BY CARL HANNI
The third of Alive Natural Sound’s releases of southern soul eccentric Swamp Dogg’s early catalogue (following Total Destruction To Your Mind from 1970 and Rat On! from 1971), Gag a Maggot (1973) picks right up where they left off, a wide territory that spans the distance between the surreal and the soulful.
If you’re unfamiliar with Swamp Dogg (born Jerry Williams Jr.), well here’s your chance to catch up with some of the dynamic early work of one of R&B’s great characters. The beauty of Swamp Dogg is that he scores both coming and going: he’s both a hilariously in-your-face character with a wicked, deeply off-the-wall sense of humor, and a terrific soul singer and songwriter. He also benefited from recording in some of the greatest studios in the south (Capricorn in Macon, Muscle Shoals, etc.), which were stacked with world class house musicians. Gag a Maggot was recorded in Miami, and benefits immeasurably from the smooth, funky guitar playing of Willie Hale, aka Little Beaver, one of the great blues/soul fusion guitar players of the era. The band (Little Beaver, bass player Ron Bogdon, drummer Ivan Olander, some horns and Williams on piano) cooks up tight, tasty southern soul grooves than bridge the gap between gospel, soul and country.
Gag a Maggot features nine Dogg/Williams originals, several co-written with one S. McKinney, a decent version of “Midnight Hour,” and a throw away version “Honky Tonk Women,” one of two bonus tracks not on the original LP. As always, the songs titles tell a lot of the story: “Wife Sitter,” “Choking to Death (From the Ties that Bind),” “I Couldn’t Pay For What I Got Last Night,” “Plastered to the Wall (Higher Than the Ceiling)” and a live version of his nasty slow blues classic “Mama’s Baby, Daddy’s Maybe,” the other extra track. The material flows effortlessly from raunchy to topical to sweet, a nice trick if you can pull it off.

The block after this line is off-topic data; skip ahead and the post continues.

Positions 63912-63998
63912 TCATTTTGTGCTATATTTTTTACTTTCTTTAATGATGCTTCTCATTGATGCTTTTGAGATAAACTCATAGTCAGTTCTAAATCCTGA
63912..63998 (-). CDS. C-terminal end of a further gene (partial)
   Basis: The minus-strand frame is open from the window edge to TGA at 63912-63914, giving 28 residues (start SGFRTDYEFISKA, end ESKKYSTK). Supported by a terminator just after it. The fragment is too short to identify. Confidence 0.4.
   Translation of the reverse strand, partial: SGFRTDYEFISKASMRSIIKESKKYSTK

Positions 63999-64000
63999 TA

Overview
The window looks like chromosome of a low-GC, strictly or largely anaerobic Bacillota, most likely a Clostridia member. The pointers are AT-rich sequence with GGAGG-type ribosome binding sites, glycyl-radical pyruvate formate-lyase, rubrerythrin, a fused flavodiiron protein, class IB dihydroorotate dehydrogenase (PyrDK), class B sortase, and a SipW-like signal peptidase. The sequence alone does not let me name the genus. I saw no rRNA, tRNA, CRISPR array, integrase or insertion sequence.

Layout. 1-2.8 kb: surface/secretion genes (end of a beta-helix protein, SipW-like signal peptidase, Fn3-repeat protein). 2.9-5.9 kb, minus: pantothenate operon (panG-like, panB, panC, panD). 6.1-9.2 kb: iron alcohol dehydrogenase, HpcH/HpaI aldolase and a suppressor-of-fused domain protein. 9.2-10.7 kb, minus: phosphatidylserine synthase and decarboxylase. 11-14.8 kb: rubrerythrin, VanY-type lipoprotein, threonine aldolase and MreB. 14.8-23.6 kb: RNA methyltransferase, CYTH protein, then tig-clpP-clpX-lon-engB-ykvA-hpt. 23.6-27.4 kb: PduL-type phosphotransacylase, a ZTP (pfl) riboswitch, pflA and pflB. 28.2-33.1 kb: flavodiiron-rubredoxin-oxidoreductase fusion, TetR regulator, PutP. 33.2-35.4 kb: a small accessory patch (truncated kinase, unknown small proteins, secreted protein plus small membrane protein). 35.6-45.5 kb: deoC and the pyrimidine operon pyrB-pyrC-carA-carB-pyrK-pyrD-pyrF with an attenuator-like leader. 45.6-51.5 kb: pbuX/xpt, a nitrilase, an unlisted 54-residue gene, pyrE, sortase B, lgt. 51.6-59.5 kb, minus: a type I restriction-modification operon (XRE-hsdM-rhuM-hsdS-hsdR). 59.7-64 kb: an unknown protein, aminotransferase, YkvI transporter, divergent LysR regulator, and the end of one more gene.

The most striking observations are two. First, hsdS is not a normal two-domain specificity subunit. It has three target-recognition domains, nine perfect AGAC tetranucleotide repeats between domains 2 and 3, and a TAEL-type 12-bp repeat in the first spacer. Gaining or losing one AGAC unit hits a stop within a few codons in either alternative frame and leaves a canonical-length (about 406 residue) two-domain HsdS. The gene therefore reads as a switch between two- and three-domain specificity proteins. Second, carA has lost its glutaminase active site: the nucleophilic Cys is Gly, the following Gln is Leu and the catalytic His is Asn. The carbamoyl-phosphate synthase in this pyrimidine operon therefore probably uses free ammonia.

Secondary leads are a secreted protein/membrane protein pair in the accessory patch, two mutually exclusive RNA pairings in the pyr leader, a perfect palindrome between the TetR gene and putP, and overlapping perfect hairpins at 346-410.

But seriously, the record is worth the price of admission for the recently penned liner notes alone, both in the insert and the CD sleeve. Williams has not lost a step over the decades since these tracks were cut: “Henry (Stone, southern soul industry maven) wasn’t like other industry heads. He fucked you and made you love it. You’d wake up the next day and ask ‘what was that and what else can I do to contribute to the cause?’ Henry used a condom, some gel and fatback grease. You almost apologized for being unresponsive.”
Or “I’ve been told that I was light years ahead of myself with my music. Well I’ve finally caught the fuck up. My trip was so long that when I got back, vinyl was back and the president was black. I must have been frozen in ice for several decades. People now telling me how great I am and I’m a genius. Hell I was great back then, but I was the only one who knew it or gave a good goddamn.” Elsewhere he name checks Nixon and Bernie Madoff back to back, and drops something about a ‘faggot great dane.’ Man, this guy just does not have a filter. Which, of course, is a large part of the charm of the persona known as Swamp Dogg, which, one suspects, is essentially a larger version of Jerry Williams, Jr. Whatever it is, it works, and we’re all a little stranger and better off for it.
DOWNLOAD: “Wife Sitter,” “Why Must We Fall (When We Fall in Love),” “Mighty Mighty Dollar Bill,” “ Choking to Death (From the Ties that Bind).”